Devotion to the Precious Blood is a fitting part of the Church's year
As previously mentioned on this blog, July is given to the devotion to the Precious Blood of Christ, a fitting way to follow the month of June and its devotion to the Sacred Heart.
Dom Gueranger writes about the actual feast of the Precious Blood, saying that its positioning shortly after the feasts of Sts. John the Baptist and Peter and Paul is deliberate: “John the Baptist has pointed out the Lamb, Peter has firmly fixed His throne, Paul has prepared the Bride; this their joint work, admirable in its unity, at once suggests the reason for their feasts occurring almost simultaneously on the cycle. The alliance being now secured, all three fall into shade; while the Bride herself, raised up by them to such lofty heights, appears alone before us, holding in her hands the sacred cup of the nuptial-feast.”
As such Gueranger notes how the feast – and by extension the whole month – highlights how great the mystery of Good Friday truly is.
“How is it, then, that Holy Church is now inviting all Christians to hail, in a particular manner, the stream of life ever gushing from the sacred fount? What else can this mean, but that the preceding solemnities have by no means exhausted the mystery?
The peace which the Blood has made to reign in the high places as well as in the low; the impetus of its wave bearing back the sons of Adam from the yawning gulf, purified, renewed, and dazzling white in the radiance of their heavenly apparel; the Sacred Table outspread before them, on the waters’ brink, and the Chalice brimful of inebriation; all this preparation and display would be objectless, if man were not brought to see therein the wooings of a Love that could never endure its advances to be outdone by the pretensions of any other.”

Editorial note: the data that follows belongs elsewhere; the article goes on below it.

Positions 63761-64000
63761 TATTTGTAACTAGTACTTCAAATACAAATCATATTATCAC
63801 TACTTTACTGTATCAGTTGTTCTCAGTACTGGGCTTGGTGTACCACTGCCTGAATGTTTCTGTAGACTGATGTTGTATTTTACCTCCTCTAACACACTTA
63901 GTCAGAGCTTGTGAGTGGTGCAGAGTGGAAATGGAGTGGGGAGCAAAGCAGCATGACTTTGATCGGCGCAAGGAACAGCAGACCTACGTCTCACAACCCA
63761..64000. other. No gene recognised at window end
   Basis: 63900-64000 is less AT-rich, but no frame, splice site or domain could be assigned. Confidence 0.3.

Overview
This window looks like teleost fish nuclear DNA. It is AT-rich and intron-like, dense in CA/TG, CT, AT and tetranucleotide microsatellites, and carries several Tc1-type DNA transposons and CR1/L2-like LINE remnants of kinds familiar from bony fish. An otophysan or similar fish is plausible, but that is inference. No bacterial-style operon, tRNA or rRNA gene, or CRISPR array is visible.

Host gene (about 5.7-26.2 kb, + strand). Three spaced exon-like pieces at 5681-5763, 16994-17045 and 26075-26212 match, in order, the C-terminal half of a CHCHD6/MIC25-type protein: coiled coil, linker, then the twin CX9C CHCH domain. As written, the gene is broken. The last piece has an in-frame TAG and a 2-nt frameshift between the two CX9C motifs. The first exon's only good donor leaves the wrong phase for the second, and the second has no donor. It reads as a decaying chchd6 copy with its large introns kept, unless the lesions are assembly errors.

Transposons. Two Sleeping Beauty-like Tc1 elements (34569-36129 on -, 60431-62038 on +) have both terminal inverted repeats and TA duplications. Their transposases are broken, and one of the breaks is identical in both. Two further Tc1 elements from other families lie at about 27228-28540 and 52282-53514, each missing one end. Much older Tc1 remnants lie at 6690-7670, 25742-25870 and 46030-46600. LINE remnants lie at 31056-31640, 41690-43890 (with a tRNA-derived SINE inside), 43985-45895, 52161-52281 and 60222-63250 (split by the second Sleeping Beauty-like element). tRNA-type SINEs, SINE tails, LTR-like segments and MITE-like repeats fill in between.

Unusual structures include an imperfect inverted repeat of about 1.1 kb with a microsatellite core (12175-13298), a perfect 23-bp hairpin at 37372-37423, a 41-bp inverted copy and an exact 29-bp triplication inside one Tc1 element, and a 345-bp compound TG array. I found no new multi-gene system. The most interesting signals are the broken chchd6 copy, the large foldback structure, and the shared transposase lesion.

“Therefore, the Blood of Jesus is set before our eyes, at this moment, as the Blood of the Testament; the pledge of the alliance proposed to us by God; the dower stipulated upon by Eternal Wisdom for this divine union to which he is inviting all men, and whereof the consummation in our soul is being urged forward with such vehemence by the Holy Ghost.
This is why the present festival, fixed as it is upon a day that must necessarily be one of the Sundays after Pentecost, does not interrupt, in any way, the teaching which these Sundays are particularly meant to convey, but tends rather to confirm it.
Indeed, as St. Alphonsus Ligouri writes, recounting the shedding of Christ’s blood on the cross: “It is true that this blood was first poured forth in the garden, and was also poured forth in the crowing with thorns, and by the driving in of the nails; but the largest portion was shed in the scourging, which was also a cause of great shame and insult to Jesus Christ, because this was a punishment inflicted only on slaves…It was revealed to St. Bridget that one of the executioners first commanded Jesus Christ to strip himself of his garments…The revelation stated that the stripes not only struck him, but ploughed into his most holy flesh. He was so torn open that, as the same revelation declares, his ribs appeared cut bare”.(St. Alphonsus Liguori, The Passion and Death of Jesus Christ, Consideration on the Passion: Chapter 3)